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Are You Jamming Up (Instead of Cleaning Up) Your Food Service Operation?

One of the most difficult issues for food service operations to confront is how best to return soiled dishes to the dish room from the dining area. Many solutions have been proposed – from using a drop-off window and a belt conveyor, to the application of accumulating rollers. One of the more recent innovations in this area is the vertical accumulator. This latest advancement in foodservice ingenuity did not happen by accident. After all, dish room operation is all about accumulation.

The drop-off window is one of the simplest ways to address this problem. In this dish return system, a patron drops their tray off at the window so that a dish room worker can scrape off food debris and feed the tray it into the dish washing machine. When applied to smaller operations, this can be a simple and effective method if the dish room workers can keep up with the speed of returns. However, it is simply not possible for kitchen staff worker in larger settings to keep up with the volume of dirty dishes returned to the window.

Belt tray return conveyors provide a buffer between the tray-returning patrons and the staff in the dish room. Many longer foodservice conveyors were designed with the intention of creating an additional buffer that would allow dish room personnel to keep up with the demand of returned dishes. However, when you see belt tray return conveyors going halfway around the room, they’re usually accumulating dishes faster than staff can keep up with them.

Roller-type tray accumulators also attempt to form a buffer by stacking more trays in a smaller area. However, these machines are manually run and don’t allow for much of a scraping area in the dish room. These machines are better at accumulating dishes, but require more labor to clean and return the dishes.

The vertical accumulator, such as Avtec’s Bus Trac, is the solution to maximizing the high-volume soiled dish drop-off area. By vertically accumulating trays in carriers stacked three, four, or five trays high, the unit forms a perfect buffer between the drop-off and dish scraping zones.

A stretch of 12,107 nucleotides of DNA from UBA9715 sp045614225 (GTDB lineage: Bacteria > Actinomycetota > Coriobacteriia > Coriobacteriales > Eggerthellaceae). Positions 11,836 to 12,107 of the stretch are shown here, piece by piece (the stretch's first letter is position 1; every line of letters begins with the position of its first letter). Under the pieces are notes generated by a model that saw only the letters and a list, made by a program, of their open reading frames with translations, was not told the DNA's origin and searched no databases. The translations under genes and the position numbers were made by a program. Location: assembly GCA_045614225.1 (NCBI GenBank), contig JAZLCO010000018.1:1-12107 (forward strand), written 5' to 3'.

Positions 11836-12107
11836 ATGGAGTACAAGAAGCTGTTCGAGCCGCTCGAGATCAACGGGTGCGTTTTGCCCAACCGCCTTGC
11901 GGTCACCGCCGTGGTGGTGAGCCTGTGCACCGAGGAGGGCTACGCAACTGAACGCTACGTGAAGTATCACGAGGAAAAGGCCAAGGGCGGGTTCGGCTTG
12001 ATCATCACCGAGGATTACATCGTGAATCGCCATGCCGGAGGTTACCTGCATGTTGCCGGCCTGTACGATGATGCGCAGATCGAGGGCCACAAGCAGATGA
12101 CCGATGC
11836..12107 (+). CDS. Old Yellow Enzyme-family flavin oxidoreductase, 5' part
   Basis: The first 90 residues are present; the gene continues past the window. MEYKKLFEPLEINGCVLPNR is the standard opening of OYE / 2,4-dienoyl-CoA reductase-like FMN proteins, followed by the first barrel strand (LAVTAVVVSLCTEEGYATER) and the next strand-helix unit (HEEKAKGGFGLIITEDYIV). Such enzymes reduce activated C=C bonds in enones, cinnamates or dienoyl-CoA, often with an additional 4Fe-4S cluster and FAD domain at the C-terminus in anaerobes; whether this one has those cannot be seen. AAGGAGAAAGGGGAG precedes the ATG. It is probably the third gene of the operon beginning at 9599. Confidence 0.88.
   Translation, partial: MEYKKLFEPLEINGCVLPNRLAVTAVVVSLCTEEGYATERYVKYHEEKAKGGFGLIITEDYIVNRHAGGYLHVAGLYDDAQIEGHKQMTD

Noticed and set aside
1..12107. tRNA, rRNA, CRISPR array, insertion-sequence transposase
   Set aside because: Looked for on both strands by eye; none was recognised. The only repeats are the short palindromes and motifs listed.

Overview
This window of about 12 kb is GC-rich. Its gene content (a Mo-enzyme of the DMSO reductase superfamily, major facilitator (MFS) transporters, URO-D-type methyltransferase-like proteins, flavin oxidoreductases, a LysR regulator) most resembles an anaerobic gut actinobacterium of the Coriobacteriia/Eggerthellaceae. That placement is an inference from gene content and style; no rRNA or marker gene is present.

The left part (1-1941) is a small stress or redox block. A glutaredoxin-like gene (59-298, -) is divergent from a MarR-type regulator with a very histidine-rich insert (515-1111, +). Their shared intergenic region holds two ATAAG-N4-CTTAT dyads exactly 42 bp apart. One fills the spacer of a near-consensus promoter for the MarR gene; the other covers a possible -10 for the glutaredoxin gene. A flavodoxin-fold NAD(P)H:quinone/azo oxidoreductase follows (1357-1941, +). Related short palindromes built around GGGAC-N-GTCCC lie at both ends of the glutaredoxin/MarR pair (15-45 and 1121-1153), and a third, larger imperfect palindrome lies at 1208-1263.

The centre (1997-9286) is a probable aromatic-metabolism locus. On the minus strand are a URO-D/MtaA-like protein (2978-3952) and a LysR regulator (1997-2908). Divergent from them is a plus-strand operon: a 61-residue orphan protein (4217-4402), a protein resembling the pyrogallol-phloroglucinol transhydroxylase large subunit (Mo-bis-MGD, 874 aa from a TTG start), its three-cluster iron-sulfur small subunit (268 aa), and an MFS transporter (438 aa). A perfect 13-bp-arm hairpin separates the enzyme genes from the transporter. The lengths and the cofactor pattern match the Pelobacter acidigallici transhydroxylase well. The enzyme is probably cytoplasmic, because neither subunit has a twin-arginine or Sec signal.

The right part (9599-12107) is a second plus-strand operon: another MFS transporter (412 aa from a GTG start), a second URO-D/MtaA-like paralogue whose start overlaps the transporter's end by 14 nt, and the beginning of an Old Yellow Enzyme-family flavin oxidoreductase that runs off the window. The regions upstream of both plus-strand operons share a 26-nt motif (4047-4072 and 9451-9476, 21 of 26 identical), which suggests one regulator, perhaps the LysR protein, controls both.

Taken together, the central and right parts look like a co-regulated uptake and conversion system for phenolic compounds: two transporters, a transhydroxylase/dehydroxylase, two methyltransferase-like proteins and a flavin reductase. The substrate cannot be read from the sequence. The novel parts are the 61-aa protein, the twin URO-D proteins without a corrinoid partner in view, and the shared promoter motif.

The revolving unit provides more open spaces for tray drop off and can continue to rotate, allowing the staff in the dish room to keep up at a regular pace. The difference between the number of trays a dish room worker can scrape (3-5 trays per minute) and the number of trays dropped off is balanced with the accumulating capacity of the Bus Trac. The Bus Trac can be as anywhere from 8 feet to 30 feet long, depending on the size of the specific food service facility.

Avtec’s tray accumulator is designed to be easily cleaned (another dish room challenge). The unit includes removable carriers and racks, and the ability to fit in-rack or flight-type dishwasher machines. The 2-tier and 3-tier baskets can be customized to accommodate the necessary tray and dish accumulation, as well as the many scrapping scenarios that can develop in the dish room, such as when trays and dishes get pushed under the carriers.

New tray-less operations can be handled easily with the addition of tray inserts that are designed to hold loose dishware. A wide variety of drop-off configurations can be incorporated into an Avtec design, including complete trim, sill, drop table and soffit designs.

When the question, “Clean up or jam up?” presents itself, recall the benefits of Avtec’s Bus Trac vertical accumulator. This cutting-edge machine can be a real effective solution for any size food service operation. Spend less time clearing the jams in your kitchen and give your dish room staff the opportunity to really clean up!

Eric Von Kaenel
Avtec Product Specialist

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